Martin Karius / Startraksphoto.com file
Girl time: Angelina Jolie with daughters Shiloh, Zahara and Vivienne (in her arms). Zahara recently got her ears pierced, while Shiloh opted out.
Some moms do it soon after their daughters are born.
For some, it's a cultural thing. Others just want their little girls' ears pierced. Maybe it's so people know without a doubt that the bald bundle in the Bugaboo is a girl, or maybe it's so sweet pea won't remember the pain of the piercing gun when she's older.
Angelina Jolie held out a bit longer for her older daughters. The mom of six recently took Zahara, 6, and Shiloh, 5, to a London salon to get their ears pierced. Perhaps she waited until the girls could decide for themselves whether they wanted it -- or not (Shiloh opted out after seeing big sister cry).
It got me thinking about when I would say "yes" to my girls, ages 5 and 8, who often ask when they can adorn their ears with more than stickers. My parents made me wait until I was 10, which seemed like FOREVER because my girlfriends all had their ears pierced in kindergarten. Looking back, I wish they made me wait longer. My pierced ears were victims of the big, heavy, dangling baubles of the eighties -- chunky hoops, clanking metal triangles and long beaded styles that took their toll on delicate teenage earlobes.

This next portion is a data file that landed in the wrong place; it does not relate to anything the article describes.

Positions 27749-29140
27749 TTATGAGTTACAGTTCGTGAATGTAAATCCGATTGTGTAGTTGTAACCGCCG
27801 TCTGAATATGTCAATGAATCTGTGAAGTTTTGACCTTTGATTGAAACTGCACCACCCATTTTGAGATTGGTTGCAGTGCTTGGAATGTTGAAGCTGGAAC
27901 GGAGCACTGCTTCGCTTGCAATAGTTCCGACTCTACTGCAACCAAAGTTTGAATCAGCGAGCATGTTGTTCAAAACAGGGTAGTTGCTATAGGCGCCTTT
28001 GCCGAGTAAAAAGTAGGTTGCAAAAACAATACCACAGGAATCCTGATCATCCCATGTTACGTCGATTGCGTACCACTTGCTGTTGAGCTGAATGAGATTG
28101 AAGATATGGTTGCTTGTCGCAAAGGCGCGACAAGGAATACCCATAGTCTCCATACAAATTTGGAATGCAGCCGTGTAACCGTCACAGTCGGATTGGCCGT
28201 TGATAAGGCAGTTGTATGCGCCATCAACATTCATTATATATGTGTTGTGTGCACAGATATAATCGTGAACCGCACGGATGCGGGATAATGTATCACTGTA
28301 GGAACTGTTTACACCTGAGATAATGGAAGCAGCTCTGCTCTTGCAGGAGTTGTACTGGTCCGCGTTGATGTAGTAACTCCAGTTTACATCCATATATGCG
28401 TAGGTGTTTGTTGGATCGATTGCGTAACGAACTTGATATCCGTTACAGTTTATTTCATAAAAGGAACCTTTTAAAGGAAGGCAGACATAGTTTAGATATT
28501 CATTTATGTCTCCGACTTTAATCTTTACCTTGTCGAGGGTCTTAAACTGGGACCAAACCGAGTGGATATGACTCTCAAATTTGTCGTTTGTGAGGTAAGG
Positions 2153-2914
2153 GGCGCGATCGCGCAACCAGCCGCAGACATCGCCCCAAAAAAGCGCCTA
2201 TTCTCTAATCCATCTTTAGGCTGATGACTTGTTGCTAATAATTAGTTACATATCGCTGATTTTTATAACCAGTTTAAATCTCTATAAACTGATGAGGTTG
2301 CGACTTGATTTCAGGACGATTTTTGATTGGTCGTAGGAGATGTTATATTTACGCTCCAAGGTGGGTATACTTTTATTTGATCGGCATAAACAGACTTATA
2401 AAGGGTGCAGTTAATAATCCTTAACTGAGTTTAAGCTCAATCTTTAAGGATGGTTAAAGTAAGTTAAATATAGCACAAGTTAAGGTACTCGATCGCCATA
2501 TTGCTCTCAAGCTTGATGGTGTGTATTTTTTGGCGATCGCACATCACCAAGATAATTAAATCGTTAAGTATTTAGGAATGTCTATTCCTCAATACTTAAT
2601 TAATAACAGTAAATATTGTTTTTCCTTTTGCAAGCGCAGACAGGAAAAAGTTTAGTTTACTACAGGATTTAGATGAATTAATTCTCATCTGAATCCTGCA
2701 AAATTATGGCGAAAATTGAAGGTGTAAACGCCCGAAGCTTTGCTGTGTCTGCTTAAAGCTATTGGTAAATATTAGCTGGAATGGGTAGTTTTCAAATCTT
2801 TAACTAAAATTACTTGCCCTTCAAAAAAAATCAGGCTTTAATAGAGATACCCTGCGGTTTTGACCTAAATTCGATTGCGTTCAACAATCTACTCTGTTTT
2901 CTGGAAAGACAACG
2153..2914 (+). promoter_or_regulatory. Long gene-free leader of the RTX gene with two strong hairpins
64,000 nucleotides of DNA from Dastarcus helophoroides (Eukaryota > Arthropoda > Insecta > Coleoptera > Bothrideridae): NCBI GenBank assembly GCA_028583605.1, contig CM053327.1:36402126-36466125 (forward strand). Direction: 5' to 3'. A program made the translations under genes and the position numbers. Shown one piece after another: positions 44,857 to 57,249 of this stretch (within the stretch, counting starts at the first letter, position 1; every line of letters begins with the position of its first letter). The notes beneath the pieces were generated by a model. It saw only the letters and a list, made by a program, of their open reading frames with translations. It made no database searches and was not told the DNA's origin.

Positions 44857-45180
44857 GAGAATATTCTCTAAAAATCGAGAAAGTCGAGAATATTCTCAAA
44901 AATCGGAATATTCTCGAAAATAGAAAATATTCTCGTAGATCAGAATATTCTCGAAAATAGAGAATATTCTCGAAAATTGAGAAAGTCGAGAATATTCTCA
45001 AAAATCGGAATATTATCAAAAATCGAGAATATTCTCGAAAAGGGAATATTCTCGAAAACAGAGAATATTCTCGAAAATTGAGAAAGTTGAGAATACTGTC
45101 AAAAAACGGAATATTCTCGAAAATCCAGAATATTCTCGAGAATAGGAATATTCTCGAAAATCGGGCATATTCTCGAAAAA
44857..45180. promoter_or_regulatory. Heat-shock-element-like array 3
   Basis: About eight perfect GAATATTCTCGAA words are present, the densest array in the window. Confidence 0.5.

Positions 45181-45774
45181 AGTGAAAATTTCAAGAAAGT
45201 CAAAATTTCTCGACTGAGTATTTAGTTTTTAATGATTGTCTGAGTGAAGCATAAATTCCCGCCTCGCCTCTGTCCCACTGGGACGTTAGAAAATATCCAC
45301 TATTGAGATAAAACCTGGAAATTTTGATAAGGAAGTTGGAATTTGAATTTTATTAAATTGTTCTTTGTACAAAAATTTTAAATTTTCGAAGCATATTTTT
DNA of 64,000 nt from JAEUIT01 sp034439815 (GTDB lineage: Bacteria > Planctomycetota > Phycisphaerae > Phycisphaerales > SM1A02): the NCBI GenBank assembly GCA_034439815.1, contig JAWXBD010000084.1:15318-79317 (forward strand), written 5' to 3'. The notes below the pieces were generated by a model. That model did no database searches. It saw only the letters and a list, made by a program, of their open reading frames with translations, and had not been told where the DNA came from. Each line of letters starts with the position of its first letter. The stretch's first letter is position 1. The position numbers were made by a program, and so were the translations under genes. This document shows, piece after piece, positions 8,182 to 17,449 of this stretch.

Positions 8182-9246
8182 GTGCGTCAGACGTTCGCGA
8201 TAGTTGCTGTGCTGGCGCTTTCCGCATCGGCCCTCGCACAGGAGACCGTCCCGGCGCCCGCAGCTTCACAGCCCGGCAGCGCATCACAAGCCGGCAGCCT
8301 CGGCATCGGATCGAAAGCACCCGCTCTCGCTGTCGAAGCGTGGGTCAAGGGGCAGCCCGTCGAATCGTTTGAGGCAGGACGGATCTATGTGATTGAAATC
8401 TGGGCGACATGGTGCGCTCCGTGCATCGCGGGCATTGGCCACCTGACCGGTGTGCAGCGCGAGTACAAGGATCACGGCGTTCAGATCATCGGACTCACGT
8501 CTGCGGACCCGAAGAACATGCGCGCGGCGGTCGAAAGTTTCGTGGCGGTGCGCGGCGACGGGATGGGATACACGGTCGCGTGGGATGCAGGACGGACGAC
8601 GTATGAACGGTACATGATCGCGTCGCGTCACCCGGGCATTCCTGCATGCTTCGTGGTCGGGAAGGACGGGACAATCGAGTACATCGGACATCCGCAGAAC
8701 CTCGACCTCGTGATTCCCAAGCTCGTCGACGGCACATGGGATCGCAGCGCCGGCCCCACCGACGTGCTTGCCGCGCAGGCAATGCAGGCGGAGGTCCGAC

I now test how light an earring is before I buy it and I rarely stray from wearing tiny studs. I've found that with my friends' kids, the thrill of pierced ears quickly wears off -- but I'm not sure when my daughters will learn that for themselves.
I think I'll follow my parents' lead and wait a few years before giving in. I've got plenty of stickers.
What about you? When were you allowed to get your ears pierced, and when will you allow your daughter (or son) to pierce their ears?
Julie Weingarden Dubin is a Michigan-based freelance journalist and author with three rocking kids, a loving husband and a trashed minivan. She covers health, psychology, parenting, relationships and pop culture.